It’s amazing how authenticity is something we all know, yet few can clearly describe. Whilst I was planning this blog, I asked a couple of the team their opinions on what brands they think are ‘authentic’. There were some usual suspects (Apple, Google and John Lewis) and there were some curveballs I wouldn’t have expected (North Face, Virgin and Lakeland). What was interesting was each of the Agents I asked, almost to a script, responded with the same question: “what do you mean by authentic?”.
Even more interestingly, I couldn’t answer them. Not properly anyway. I gave a fuzzy spiel about authentic brands being those who know who they are, stick to their morals and do good stuff. Then I realised I could have been talking about a charity, Batman or the lady who lives next door and drops off biscuits occasionally for me and my girlfriend.
This conversation was sparked when I read the news about The Co-operative turning back time and returning to a brand identity which they dropped in the early 80s. The group, something I’d have always thought of as being authentic, spectacularly lost their way in the run up to the 2013 meltdown of the company’s brand, business and reputation. A time, when governance was complicated, ambition wasn’t matched with talent and overall a perfect storm brewed which caused serious damage – to the company, to the members and to the brand I used to hold in such high esteem.
Post 2013 there’s been a real sense of ‘going back to basics’, returning to a purpose which previously made money, made a difference in the world, but also made sense. Some of the things The Co-operative was diverging into seemed like a good idea at the time, yet as the purpose got fuzzy so did the way in which the brand strategically conducted its checks and balances.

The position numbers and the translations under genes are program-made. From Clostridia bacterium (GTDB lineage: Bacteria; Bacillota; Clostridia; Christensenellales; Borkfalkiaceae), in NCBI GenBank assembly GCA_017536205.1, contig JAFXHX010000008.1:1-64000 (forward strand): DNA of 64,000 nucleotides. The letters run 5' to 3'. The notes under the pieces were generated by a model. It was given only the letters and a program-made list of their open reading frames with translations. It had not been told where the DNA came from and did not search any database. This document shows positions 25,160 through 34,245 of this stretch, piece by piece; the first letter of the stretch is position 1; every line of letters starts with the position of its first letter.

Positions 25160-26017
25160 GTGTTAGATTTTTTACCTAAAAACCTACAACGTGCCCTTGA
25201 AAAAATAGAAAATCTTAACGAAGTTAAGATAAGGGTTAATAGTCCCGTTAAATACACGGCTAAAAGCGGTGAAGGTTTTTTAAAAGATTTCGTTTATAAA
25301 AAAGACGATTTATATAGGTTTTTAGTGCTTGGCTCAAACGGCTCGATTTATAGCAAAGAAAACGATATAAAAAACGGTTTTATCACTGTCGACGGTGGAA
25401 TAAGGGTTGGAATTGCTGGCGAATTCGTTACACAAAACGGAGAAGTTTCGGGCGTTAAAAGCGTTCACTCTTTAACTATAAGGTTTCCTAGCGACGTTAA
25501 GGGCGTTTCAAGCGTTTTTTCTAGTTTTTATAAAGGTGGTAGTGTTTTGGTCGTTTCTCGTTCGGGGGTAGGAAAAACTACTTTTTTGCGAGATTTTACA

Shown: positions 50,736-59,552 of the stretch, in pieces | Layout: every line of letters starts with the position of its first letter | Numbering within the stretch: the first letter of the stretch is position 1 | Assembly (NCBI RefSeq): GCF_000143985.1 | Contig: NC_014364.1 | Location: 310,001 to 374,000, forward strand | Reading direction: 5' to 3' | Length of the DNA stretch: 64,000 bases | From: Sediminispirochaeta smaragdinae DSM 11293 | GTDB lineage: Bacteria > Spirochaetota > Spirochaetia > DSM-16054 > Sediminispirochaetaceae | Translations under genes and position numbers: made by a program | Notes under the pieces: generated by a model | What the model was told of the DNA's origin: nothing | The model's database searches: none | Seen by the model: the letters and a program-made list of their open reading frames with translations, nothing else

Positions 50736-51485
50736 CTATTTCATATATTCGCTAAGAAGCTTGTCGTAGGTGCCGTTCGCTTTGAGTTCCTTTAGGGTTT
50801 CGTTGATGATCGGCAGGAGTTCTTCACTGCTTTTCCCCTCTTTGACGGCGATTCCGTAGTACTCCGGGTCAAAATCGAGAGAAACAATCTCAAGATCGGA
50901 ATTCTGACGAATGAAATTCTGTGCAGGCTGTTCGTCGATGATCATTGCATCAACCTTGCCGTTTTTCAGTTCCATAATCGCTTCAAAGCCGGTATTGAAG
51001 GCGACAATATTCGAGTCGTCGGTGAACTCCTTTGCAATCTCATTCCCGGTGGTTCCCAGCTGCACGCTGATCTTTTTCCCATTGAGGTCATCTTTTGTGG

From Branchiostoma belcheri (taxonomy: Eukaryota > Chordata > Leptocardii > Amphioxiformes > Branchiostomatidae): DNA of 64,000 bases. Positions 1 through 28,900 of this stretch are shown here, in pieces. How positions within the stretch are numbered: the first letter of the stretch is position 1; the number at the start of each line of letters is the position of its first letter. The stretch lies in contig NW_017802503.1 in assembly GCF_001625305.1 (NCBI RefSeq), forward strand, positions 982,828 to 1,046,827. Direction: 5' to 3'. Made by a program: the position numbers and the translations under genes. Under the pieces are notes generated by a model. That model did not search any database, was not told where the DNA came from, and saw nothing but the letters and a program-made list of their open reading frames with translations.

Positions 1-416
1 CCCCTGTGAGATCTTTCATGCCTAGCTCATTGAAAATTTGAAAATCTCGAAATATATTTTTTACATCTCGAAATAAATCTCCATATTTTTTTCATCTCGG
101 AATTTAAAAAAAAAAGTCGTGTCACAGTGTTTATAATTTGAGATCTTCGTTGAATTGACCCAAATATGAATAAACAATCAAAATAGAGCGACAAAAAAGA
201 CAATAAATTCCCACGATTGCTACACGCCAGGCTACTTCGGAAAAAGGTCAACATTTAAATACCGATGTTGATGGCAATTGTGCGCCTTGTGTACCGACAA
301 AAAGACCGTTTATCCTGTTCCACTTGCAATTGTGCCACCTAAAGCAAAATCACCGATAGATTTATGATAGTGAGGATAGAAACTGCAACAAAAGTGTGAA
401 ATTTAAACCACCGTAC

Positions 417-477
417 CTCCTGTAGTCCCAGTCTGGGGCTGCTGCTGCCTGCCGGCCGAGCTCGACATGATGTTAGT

There’s a real strategic ‘flag in the ground’ feeling with this move and I have to doth my cap to them for going back to this logo in particular. It doesn’t feel like a nostalgia thing (in the same way Miller Lite brings back their 70’s labels every now and again); it doesn’t feel like a medium term gimmick (like the Choco Krispies fiasco of the noughties – stupid idea) and it doesn’t feel like a promotional thing to give sales a bit of a boost (like the way Reebok brought back the Classic, for a while). It feels like they’ve gone for a logo which sets the cultural mentality back to a time of purpose, commercially-led altruism and when loyalty to The Co-operative was unquestionable (as well as being the logo used before it was changed during the ‘greed is good’ 80s financial free-for-all).
And maybe that’s what authenticity is – a feeling. A feeling you get from something you admire that reflects a part of your own values set and personality you want to project. I’d like to think I’ve got good commercial acumen, I’m a solid strategic healthordisease.com thinker and I go out of my way to do things that are beyond my own enlightened self-interests. That’s the feeling I get from this rebrand – hopefully my admiration and faith in what The Co-operative used to stand for isn’t misplaced.